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After the aloneness of the garden, and You could understand their sleeping; after Judas dared the kiss in that flickering lantern light, after the shoving and the shouting and the bleeding ear, they placed You in a dirt floored jail with all the other victims.
One was mad and after hearing from some jeering others that You were a prophet, he took his filthy rag and wrapped it around Your eyes and then, dancing with glee, he would hit You again and again, shouting in his laughter, "Who did it, prophet? Who did it?" until Your nose, bleeding first, was then broken.
When he tired of his game, he found bugs and laughing, carried them to the wild-eyed drunk who had clawed in panic at the reptiles he saw crawling. Now, just asleep, with some peace from the horrors of his imaginings, the young mad man would smile and place a bug to crawl along the exhausted legs and the horror would begin again.
An evil one would just wait and watch and kick you as he snarled, for he could not bear Your eyes watching all of them with Love.
A boy child with a broken arm said through some tears, "I thought You were the one who healed" and then hid his eyes because he could not bear to watch the kicking.
The victims were there: a cripple caught in sodomy who would be stoned; a murderer not knowing why he had murdered although Barabas looked proud in his own circle of friends. They all watched. Another half-mad child did not know whether to laugh or cry, so sometimes hit his fists against the wall with curses; sometimes sat and held his head in weeping and sometimes simply stood and laughed to see You beaten.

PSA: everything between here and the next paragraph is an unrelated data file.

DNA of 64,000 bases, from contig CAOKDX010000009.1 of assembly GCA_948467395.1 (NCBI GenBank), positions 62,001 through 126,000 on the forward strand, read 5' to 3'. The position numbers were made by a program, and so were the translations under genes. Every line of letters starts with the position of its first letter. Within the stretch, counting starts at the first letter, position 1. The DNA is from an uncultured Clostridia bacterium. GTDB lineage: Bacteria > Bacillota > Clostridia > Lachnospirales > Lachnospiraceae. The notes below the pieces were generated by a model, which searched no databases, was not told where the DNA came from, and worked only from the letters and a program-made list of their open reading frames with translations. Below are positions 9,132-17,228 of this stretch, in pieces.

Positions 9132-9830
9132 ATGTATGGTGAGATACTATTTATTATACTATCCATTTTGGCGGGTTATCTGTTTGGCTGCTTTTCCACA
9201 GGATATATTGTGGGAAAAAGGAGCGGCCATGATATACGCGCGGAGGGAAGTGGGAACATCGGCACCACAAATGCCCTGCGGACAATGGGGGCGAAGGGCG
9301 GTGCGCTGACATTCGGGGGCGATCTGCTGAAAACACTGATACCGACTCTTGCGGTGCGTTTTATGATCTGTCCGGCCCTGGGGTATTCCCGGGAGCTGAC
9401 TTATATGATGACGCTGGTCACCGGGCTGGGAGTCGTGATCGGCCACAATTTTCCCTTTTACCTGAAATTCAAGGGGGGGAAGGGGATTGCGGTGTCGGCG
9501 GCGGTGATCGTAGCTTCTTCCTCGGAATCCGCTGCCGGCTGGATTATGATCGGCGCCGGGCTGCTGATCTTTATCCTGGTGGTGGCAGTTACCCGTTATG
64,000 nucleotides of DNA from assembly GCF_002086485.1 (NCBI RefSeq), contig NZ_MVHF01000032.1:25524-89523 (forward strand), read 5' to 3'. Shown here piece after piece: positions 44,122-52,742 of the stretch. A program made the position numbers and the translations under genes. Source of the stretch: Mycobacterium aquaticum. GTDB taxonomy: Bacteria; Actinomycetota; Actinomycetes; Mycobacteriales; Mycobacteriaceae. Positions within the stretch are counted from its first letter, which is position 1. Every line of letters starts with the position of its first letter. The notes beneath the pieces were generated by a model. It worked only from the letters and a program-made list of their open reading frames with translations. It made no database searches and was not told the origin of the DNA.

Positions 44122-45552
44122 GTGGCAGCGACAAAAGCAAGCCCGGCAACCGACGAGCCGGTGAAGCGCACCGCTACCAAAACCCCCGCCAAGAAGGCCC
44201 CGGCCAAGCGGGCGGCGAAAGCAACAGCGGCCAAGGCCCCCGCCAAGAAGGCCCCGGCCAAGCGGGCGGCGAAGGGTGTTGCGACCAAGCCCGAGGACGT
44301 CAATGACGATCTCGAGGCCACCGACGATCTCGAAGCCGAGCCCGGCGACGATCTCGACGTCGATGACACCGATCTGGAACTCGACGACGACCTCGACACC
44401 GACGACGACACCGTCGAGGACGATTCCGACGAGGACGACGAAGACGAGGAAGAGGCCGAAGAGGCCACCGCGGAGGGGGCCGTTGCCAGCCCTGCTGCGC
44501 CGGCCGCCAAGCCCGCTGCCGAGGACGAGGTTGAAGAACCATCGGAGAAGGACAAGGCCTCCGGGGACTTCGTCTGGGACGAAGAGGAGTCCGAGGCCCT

When the woman came near and before the sullen guards could push her from the windowed wall, the shouts went up and all the words she'd ever heard inside her soul and along the streets of her past, all those words were shouted through that Thursday night and for one fractured second, she doubted that You could love her through those words.
Later, two young Galileans who knew nothing of You - only that You were bound and being beaten, they came and sat beside You. One said "Sleep" and the other nudged You to lie face down. They sat silent, their arms across their muscled chests, their eyes daring anyone, daring even the mad one to come and try to hurt You lying there in Your sleep.
You slept. But not some others. Caiaphas watched for stars, but Caiaphas had not seen Bethlehem either. Pilate's wife called out of sleep in terror. Some good Jews wept at Your blasphemy and knew that they were right. Some good Jews wept and wondered if they were wrong and a boy-child named Saul reread his Law by candlelight.
Your mother did not sleep, but pretended to for John's sake. All John did was pace and remember that he had slept when You had asked him to be awake. A man from Cyrene turned in his sleeping place and wondered what Yahweh would ask of him tomorrow.
All night - and it was dark and acrid - some dull lightning throbbing against the earth's rim, over dying fires and restless sleep, all night the lightning throbbed.
Dawn came with bird song and the night's dark turning into purple, then rose, then blue and one jailer who had seen You heal a cripple, brought You a shallow bowl of water. You washed, unbound for this washing, for You knew the blood clotted on Your face would worry those who loved You. You heard the cock crow the third time and knew Simon Peter's tears.
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